Posts Tagged ‘Eugene Stratton’

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song sheet featuring Eugene Stratton singing Leslie Stuart’s ‘My Little Octoroon,’ 1899

November 16, 2013

colour lithograph song sheet cover for Leslie Stuart’s popular song, ‘My Little Octoroon, with a portrait of its original singer, Eugene Stratton (1861-1918), American-born British music hall star, minstrel and negro delineator
(original artwork by W. George, published by Francis, Day & Hunter, London, 1899)
Eugene Stratton recorded ‘My Little Octoroon’ for the Gramophone & Typewriter Co Ltd in London on 7 December 1903. It was issued as a 10” black label G&T (catalogue number 3-2013) in March 1904. Rather more accessible among his relatively few recordings is his 1911 version of Leslie Stuart’s ‘Lily of Laguna,’ a song which he first recorded in 1903.
Leslie Stuart wrote a string of hit songs, a few of which are featured on a medley recorded in London in 1930.

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Bessie Butt

April 16, 2013

Bessie Butt (fl. early 20th century), English dancer, actress and singer, as principal boy in Aladdin, pantomime, Theatre Royal, Glasgow, Christmas 1909
(photo: Langfier, Glasgow, 1909)

‘Born in London within the sound of Bow Bells [the traditional description of a Cockney], Miss Bessie Butt commenced her stage career at a very early age by playing the child part in [Minnie Palmer’s popular vehicle] My Sweetheart. While still in her early ‘teens she toured through many European countries in company with her brothers – the Reed Family – and made quite a big reputation as a transformation dancer, being billed as “Baby Butt.” An unfortunate illness kept her from the stage for a long period, and her next appearance was under the management of Mr. John Tiller, who looked upon her as one of the most promising of his young recruits.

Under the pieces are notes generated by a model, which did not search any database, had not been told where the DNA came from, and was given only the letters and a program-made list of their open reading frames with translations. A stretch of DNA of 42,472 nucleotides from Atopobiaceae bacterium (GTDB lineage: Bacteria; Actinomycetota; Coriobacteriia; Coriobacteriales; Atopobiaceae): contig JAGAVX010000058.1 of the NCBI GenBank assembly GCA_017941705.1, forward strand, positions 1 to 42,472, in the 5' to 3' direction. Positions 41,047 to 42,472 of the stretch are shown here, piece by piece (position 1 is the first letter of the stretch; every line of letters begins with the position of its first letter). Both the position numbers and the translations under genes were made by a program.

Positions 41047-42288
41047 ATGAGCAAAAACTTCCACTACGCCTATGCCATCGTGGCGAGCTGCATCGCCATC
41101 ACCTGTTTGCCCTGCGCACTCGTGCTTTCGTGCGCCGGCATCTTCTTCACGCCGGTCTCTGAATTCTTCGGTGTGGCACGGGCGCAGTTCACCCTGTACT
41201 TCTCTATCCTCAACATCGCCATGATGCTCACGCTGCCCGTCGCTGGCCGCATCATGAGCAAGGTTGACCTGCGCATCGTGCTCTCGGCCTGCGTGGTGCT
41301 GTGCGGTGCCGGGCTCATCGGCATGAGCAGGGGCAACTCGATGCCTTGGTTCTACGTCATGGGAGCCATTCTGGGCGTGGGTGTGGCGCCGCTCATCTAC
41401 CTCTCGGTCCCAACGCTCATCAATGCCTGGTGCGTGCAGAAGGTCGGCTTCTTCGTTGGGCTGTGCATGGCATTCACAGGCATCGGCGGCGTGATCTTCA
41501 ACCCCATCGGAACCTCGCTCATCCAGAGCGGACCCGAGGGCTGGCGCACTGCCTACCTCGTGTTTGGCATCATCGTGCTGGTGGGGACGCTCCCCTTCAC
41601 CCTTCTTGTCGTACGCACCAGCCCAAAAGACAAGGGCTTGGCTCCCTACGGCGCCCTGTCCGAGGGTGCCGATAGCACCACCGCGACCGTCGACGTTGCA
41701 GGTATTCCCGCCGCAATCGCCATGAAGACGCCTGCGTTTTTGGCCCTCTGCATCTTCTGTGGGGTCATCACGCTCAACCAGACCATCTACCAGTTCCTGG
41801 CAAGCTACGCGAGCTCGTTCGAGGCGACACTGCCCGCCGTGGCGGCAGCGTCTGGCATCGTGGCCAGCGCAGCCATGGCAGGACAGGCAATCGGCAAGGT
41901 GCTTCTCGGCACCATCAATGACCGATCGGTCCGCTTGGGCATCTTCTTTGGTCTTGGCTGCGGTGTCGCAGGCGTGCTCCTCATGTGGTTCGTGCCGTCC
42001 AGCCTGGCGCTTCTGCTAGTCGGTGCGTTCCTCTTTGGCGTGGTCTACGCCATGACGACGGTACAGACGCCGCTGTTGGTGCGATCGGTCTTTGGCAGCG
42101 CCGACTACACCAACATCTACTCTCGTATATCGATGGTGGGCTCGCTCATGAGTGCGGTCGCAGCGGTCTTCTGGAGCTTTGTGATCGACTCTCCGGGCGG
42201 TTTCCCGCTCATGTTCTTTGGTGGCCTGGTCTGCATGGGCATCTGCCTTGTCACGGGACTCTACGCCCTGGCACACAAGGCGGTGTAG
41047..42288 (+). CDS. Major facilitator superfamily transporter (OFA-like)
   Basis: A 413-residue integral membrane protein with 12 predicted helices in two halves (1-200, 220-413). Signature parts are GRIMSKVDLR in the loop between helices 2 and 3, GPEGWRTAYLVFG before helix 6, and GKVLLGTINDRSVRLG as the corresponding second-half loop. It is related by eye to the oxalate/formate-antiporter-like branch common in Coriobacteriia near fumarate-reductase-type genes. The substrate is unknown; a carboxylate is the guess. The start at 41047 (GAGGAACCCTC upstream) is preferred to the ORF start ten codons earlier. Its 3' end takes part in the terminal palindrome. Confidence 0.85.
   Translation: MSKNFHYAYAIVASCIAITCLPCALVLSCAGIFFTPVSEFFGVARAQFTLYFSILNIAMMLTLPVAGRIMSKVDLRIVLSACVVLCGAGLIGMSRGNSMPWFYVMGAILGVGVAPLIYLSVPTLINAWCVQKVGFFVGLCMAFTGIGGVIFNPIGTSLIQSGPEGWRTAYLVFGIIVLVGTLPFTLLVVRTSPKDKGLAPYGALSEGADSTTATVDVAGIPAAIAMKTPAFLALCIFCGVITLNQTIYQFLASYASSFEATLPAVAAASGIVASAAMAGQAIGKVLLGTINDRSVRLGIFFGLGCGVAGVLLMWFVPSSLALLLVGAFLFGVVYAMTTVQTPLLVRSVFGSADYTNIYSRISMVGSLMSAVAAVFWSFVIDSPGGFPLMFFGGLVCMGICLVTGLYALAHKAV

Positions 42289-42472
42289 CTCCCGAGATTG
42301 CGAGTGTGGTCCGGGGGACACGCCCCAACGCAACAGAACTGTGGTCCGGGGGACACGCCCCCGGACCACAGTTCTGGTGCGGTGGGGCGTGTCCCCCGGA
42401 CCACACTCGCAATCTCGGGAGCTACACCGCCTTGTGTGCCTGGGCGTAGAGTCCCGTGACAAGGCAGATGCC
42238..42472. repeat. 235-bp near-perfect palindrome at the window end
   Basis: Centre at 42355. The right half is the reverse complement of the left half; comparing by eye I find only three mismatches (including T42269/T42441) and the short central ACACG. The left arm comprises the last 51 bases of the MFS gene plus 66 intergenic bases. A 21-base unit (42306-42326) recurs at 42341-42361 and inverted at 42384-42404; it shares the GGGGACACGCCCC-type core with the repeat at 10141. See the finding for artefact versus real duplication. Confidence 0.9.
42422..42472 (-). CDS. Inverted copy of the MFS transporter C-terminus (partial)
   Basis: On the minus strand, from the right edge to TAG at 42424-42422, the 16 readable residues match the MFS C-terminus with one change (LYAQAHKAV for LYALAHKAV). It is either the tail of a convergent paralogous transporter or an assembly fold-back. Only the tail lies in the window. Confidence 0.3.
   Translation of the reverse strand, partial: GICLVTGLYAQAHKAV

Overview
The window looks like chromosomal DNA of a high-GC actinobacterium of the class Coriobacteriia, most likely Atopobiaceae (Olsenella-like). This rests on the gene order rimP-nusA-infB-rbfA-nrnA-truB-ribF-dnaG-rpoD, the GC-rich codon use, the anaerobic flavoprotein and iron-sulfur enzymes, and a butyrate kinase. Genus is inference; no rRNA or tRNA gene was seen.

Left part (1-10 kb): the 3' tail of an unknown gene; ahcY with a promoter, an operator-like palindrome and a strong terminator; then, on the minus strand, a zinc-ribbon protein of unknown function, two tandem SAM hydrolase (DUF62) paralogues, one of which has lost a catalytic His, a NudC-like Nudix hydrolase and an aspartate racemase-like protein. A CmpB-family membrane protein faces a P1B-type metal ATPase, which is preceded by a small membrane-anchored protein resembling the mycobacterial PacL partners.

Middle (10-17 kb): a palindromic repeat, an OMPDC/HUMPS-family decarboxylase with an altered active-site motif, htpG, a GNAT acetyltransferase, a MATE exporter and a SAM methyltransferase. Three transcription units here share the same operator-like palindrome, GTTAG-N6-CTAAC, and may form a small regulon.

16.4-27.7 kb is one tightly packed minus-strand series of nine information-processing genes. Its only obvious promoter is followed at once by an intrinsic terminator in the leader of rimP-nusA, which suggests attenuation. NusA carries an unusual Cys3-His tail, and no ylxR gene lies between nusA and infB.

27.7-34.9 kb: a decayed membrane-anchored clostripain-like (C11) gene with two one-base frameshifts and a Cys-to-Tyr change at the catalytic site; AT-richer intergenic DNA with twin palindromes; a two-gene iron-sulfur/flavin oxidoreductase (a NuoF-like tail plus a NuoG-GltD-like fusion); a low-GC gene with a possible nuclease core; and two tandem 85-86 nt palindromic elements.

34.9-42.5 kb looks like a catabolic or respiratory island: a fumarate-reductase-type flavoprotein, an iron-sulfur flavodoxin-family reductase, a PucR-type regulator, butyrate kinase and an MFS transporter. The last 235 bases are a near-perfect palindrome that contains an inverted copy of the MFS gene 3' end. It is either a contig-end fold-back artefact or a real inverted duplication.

‘Having ambitions, Miss Butt decided on doing a single turn on the halls, and at once sprang into popularity wherever she appeared. The late Walter Summers saw her, and recommended her so highly to Mr Robert Arthur that she was engaged by him as second girl for the Kennington theatre pantomime of Red Riding Hood, and there she made her first great success in [singing] “Ma blushing Rosie.” The late Clement Scott [dramatist and theatre critic, 1841-1904] was so taken with this number that he went several times to hear it. Miss butt’s next appearance was [on tour] under the management of Mr. George Edwardes as Susan in The Toreador [originated by Violet Lloyd, Gaiety, London, 17 June 1901], and this was followed by Sophie in A Country Girl [originated by Ethel Irving, Daly’s, London, 18 January 1902] and Thisbe in The Orchid [originated by Gabrielle Ray, Gaiety, London, 26 October 1903]. After this she was for twelve months at the London Coliseum, where she created several parts, notably the Black Pearl in Mr. Leslie Stuart’s song specially written for Mr. Eugene Stratton, and produced at the Coliseum in 1905. She also appeared as a wonderfully life-like doll in Mr. Will Bishop’s [ballet] My Gollywog. This was in 1906.